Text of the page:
During six hours of intensive give-and-take with Kim Gye Gwan, both in his office and in two one-on-one dinners with only an interpreter present, he said over and over to me, "How can you expect us to return to negotiations when it's clear your administration is paralyzed by divisions between those who hate us and those who want to negotiate seriously? At the very time when we were engaged in such a long dialogue last year, your side was planning for sanctions. Cheney did this to prevent further dialogue that would lead to peaceful coexistence. So many of your leaders, even the president, have talked about regime change. We have concluded that your administration is dysfunctional."
At one point in our farewell dinner on Sept. 22, Kim leaned forward and made a pointed comment that clearly foreshadowed the Foreign Ministry's threat to conduct a nuclear test. "We really want to coexist with the United States peacefully," he said, "but you must learn to coexist with a North Korea that has nuclear weapons. You have learned to live with other nuclear powers, so why not us?" I replied, "That doesn't sound like you are really committed to denuclearization." "You misunderstand me," he said. "We are definitely prepared to carry out the Sept. 19 agreement, step by step, but we won't completely and finally dismantle our nuclear weapons program until our relations with the United States are fully normalized. That will take some time, and until we reach the final target, we should find a way to coexist."
North Korea is divided between hawks who favor nuclear weapons and pragmatists who are pushing for economic reforms and a denuclearization deal with the United States. Just as the engagement policy pursued by the Clinton administration strengthened the pragmatists, so the Bush shift to a regime-change policy has given the initiative to the hawks.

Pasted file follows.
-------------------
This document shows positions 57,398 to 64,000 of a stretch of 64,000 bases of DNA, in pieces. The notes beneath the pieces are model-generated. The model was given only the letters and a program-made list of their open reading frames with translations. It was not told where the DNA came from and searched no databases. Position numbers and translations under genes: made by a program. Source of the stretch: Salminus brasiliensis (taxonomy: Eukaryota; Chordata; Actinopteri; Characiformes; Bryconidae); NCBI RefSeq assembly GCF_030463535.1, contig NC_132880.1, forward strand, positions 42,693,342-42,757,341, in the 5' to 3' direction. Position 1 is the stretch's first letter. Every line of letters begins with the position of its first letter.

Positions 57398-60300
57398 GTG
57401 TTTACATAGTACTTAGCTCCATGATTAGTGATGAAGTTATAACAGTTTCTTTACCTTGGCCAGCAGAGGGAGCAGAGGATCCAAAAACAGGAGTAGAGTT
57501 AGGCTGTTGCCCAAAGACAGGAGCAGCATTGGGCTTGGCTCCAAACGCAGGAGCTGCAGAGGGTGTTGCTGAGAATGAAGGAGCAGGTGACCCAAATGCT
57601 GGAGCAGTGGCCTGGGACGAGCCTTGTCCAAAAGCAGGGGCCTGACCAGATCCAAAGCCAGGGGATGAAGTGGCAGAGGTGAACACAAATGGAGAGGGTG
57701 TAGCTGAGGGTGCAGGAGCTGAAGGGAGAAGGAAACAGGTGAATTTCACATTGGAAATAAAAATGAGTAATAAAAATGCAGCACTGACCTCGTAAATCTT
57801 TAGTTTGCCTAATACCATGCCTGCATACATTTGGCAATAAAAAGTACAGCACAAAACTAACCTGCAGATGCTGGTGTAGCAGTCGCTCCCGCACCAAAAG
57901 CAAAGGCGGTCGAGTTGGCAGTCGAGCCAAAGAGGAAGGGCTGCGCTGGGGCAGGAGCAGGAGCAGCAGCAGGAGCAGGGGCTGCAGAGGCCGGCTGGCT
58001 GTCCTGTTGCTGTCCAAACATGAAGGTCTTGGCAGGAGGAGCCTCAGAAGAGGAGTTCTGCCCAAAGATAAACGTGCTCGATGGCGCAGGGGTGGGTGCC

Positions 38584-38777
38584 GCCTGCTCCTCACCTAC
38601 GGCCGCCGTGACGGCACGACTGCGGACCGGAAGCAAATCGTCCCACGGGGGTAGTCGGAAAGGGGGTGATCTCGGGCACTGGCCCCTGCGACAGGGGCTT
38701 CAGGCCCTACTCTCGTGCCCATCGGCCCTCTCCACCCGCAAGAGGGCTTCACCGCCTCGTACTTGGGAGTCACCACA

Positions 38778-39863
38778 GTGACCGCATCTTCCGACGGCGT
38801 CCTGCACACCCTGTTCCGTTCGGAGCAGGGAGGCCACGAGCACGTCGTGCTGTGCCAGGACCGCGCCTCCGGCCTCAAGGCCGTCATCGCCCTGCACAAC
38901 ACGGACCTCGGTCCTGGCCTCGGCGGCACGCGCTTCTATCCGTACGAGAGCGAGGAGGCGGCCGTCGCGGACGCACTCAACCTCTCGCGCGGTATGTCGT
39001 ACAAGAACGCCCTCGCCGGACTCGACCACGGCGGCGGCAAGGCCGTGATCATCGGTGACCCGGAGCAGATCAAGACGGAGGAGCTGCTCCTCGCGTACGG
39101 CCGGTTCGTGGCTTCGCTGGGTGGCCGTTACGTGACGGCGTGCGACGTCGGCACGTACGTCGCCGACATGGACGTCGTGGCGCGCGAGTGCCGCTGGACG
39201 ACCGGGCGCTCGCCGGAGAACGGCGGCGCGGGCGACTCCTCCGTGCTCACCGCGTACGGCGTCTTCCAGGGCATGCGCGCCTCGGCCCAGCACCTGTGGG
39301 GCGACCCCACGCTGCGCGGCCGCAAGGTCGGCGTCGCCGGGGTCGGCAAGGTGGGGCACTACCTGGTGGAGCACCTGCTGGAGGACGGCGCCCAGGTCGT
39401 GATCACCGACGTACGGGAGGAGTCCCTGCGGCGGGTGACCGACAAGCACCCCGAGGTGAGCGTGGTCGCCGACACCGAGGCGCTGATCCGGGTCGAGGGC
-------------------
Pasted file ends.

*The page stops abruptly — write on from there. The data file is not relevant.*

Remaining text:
The financial sanctions are very severe. The United States has in effect asked all banks in the world not to deal with North Korea or to handle any transactions involving the country. The Bush administration says that it is enforcing laws against money laundering and counterfeiting, and seeking to stop transactions relating to weapons of mass destruction. But statements by Treasury Department officials have made clear that the goal is to cut off all North Korean financial intercourse with the rest of the world.
Undersecretary of the Treasury Stuart Levey told The Wall Street Journal on Aug. 23: "The U.S. continues to encourage financial institutions to carefully assess the risk of holding any North Korea-related accounts." I found instances in North Korea?confirmed by foreign businessmen and foreign embassies?in which legitimate imports of equipment for light industries making consumer goods have been blocked because banks would not handle the transactions. "If the U.S. is not ready to lift all of the financial sanctions, all at once," Foreign Minister Paik Nam Soon said, "then it should show us in other ways that it is ready to give up the regime-change policy."